Abstract and Keywords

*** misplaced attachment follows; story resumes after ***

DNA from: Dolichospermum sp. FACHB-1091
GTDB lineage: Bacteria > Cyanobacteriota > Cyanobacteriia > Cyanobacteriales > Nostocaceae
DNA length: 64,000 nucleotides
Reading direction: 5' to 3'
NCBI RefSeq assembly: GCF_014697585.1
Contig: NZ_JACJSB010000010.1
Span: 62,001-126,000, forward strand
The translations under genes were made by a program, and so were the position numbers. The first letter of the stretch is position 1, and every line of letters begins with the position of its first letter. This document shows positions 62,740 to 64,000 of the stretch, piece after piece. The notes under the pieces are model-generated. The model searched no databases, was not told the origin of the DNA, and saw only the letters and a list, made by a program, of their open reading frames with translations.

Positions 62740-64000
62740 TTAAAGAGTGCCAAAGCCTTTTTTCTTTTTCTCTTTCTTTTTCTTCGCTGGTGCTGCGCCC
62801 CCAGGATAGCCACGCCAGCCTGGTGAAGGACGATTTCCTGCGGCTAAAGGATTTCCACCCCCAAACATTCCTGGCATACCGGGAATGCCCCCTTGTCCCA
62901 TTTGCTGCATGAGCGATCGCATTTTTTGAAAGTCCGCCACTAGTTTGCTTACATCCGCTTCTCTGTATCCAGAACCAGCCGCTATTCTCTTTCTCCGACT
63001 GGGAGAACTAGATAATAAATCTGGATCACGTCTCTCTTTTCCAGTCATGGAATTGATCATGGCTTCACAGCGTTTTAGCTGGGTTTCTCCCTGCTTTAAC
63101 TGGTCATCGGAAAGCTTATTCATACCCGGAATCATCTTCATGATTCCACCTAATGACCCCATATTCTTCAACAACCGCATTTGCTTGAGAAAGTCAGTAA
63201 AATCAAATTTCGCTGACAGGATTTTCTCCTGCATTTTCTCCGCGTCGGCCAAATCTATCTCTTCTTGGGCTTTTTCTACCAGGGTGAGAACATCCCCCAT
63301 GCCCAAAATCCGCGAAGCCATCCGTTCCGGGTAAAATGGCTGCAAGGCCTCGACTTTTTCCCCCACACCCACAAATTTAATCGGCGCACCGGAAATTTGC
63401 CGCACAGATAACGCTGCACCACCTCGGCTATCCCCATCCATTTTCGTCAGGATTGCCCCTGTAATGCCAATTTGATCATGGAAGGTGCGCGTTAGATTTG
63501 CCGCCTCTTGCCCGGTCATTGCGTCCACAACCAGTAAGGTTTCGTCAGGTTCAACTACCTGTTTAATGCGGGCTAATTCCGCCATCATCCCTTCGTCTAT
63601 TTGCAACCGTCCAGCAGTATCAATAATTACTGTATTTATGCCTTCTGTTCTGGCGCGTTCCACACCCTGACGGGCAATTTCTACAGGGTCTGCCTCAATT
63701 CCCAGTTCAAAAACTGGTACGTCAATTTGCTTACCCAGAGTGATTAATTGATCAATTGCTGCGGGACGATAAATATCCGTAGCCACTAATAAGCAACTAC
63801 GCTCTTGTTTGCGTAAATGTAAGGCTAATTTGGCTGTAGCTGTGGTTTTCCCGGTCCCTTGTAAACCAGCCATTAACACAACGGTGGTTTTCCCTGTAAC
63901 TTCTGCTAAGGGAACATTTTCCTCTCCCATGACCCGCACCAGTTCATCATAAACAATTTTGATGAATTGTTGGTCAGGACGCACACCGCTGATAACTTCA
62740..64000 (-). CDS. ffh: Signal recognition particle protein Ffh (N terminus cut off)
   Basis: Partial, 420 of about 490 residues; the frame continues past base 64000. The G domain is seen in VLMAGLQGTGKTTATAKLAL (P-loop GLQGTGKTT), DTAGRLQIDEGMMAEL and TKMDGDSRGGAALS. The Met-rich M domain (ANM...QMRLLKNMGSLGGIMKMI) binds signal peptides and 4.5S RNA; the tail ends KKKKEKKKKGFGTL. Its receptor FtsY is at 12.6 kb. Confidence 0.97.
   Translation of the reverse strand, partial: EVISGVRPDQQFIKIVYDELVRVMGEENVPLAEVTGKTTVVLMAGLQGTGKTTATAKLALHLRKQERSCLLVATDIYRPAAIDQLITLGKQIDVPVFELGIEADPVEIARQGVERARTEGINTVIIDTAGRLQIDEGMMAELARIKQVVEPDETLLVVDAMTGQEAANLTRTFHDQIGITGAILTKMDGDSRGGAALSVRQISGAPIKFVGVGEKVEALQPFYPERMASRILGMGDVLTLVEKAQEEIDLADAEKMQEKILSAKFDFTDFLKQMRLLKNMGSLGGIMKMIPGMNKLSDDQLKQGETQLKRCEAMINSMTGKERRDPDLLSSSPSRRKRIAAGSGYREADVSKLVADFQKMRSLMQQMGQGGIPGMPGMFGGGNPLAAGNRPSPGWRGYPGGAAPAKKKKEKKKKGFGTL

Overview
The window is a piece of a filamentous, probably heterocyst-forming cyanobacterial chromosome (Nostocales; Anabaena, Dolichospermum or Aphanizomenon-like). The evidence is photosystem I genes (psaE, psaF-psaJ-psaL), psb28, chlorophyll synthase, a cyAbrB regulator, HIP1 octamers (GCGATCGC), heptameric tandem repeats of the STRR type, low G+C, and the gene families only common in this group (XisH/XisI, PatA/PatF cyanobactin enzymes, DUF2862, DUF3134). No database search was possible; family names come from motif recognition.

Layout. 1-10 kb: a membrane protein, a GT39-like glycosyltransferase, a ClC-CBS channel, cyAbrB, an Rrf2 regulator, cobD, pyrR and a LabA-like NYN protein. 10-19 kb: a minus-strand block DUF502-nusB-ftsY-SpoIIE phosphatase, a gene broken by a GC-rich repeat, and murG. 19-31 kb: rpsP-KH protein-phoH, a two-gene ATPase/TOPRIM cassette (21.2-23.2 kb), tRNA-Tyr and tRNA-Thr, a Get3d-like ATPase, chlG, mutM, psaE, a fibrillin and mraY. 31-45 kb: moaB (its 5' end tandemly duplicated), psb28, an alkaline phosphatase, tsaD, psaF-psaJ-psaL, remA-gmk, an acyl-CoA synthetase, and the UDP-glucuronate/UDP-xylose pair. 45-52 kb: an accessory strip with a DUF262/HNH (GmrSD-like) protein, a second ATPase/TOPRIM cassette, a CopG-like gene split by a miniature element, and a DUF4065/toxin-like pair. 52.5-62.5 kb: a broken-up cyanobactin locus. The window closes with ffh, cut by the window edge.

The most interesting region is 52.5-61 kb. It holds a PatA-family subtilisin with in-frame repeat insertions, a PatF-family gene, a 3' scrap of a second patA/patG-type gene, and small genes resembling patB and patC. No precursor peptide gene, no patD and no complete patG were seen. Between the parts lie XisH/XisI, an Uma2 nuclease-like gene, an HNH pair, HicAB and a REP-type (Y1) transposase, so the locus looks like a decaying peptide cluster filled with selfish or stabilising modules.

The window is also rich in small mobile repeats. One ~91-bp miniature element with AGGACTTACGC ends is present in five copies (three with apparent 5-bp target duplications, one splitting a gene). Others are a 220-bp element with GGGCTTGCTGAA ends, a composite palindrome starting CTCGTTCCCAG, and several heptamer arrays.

This article traces the origins of mazalim, a term that refers to a specific institution, also called wilayat al-mazalim or al-nazar fi al-mazalim, which was expected to adjudicate complaints regarding “injustices.” The mazalim are usually regarded as the expression of the sovereign’s direct justice in Medieval Islam. The concept of the mazalim institution does not fall into any modern legal category, and has no equivalent in Occidental languages. This article begins by discussing problems of terminology and definition associated with mazalim, with particular emphasis on whether it is a judicial court and the extent to which the mazalim, when regarded as a judicial institution, can be compared to an appellate court. It then examines mazalim in theory and practice, along with its nature according to modern classifications. Finally, it considers the symbolic and political uses of mazalim and how it is related to ordinary justice dispensed by the qadis.
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